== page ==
WASHINGTON -- President Barack Obama paid a rare visit to Senate Republicans on Capitol Hill Tuesday, seeking their support on energy, immigration and other top priority measures. But he hit a buzz-saw of criticism and resentment that bodes poorly for the remainder of his legislative agenda.

In the tense closed-door meeting, Obama told lawmakers he did not want legislative business to grind to a halt just because an election was approaching, and he asked for their cooperation on ratifying the START treaty, confirming Elena Kagan to the Supreme Court and passing legislation to improve the economy.

But at least one angry Republican accused Obama of treating members of the opposition like political props, saying the president's bipartisan words repeatedly have been followed by partisan deeds on issues such as health care, economic stimulus and regulation of Wall Street.

"I told him I thought there was a degree of audacity in him showing up today," said Sen. Bob Corker, R-Tenn., who accused the administration of sabotaging efforts to write a bipartisan Wall Street bill. "I asked him how he was able to reconcile that duplicity."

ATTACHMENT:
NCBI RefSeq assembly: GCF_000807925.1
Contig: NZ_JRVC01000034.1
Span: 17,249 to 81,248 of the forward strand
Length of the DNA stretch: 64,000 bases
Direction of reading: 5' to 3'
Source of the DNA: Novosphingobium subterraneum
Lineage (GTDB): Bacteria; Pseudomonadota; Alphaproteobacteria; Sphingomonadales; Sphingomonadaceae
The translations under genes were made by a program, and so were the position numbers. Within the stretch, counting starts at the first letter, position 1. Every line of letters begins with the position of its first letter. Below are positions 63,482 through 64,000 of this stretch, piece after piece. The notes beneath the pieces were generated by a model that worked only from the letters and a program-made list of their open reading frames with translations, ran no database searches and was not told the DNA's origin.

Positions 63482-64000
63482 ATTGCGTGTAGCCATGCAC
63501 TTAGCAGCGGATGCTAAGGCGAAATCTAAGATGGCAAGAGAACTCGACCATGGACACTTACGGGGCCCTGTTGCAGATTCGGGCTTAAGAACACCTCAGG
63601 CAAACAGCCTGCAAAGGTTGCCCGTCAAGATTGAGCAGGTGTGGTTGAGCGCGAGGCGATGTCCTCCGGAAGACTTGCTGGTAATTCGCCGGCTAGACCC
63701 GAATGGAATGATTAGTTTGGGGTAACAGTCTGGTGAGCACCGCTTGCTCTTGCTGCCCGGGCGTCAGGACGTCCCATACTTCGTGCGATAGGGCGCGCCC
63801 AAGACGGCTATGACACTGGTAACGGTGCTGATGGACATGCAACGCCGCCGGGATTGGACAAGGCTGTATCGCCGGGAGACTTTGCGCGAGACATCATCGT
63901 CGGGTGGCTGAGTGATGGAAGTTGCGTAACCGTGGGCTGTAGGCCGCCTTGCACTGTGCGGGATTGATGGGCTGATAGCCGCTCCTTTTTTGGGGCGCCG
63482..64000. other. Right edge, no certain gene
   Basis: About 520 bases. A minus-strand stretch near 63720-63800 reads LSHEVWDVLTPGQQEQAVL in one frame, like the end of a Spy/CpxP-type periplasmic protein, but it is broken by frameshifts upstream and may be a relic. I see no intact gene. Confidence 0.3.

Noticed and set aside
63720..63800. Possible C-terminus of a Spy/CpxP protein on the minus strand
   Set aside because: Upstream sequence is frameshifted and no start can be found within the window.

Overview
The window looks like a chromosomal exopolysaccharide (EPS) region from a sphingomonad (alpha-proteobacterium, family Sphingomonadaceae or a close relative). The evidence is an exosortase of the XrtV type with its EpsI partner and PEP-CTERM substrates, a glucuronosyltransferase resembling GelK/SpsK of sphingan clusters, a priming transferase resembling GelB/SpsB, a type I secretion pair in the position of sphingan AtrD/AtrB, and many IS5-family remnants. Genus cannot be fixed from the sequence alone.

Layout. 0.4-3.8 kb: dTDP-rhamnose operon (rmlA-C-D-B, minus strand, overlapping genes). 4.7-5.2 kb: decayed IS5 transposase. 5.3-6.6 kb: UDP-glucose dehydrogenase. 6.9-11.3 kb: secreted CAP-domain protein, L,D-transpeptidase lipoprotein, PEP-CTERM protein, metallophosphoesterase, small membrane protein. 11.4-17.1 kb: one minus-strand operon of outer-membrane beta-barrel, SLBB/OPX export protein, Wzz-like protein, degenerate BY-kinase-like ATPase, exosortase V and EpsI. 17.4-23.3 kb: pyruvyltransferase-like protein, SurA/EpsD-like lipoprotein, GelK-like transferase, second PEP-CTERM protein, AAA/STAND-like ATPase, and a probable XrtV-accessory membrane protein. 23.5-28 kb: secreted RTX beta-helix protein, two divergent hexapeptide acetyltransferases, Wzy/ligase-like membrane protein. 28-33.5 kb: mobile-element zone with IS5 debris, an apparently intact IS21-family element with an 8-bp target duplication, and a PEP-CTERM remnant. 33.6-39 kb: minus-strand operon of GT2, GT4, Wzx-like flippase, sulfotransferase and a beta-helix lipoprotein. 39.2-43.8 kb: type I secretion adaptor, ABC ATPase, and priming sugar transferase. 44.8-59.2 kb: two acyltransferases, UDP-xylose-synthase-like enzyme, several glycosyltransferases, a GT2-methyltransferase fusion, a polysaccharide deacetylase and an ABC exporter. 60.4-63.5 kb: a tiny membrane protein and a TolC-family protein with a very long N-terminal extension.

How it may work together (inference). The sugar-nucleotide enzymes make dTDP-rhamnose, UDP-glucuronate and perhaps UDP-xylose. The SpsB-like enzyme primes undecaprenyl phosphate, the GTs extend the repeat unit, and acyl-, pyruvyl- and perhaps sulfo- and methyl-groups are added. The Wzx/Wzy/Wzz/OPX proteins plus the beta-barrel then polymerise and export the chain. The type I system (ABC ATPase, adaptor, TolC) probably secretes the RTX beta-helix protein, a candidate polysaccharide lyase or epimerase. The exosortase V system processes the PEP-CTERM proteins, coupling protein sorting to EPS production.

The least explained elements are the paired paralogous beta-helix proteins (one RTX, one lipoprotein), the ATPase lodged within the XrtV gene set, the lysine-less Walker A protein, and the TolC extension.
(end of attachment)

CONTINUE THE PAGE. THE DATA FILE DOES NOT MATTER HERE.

Sen. Pat Roberts, R-Kan., said Obama's response to the GOP criticism showed he was so "thin skinned" that he should "take a Valium" before he comes to talk to Republicans again.

As Obama left the Capitol, he told reporters, "It was a good and frank exchange." Later, White House spokesman Bill Burton said the session was "civil in tone" and that Republican accounts of the meeting were overblown.

But the byplay underscored the suspicions that Obama faces even as he presses for legislation on which he dearly needs Republican support -- a bill now before the Senate to provide more funding for the war in Afghanistan.

The war is opposed by many liberals and, especially in the House, war spending will be almost impossible to pass without Republican votes.

Democratic leaders also are preparing for action on a $200 billion bill to promote job creation that will stall in the Senate unless it draws at least a modicum of Republican backing.

Sen. Lindsey Graham, R-S.C., who has backed out of earlier talks to reach a compromise on immigration overhaul, said he tried to acknowledge Obama's efforts to breach party divisions on those issues.

But his plan to provide an avenue to legalize millions of illegal immigrants was a nonstarter in the Senate, where it takes 60 votes to break a filibuster, Graham said.

"It was at times testy" Graham said of the meeting.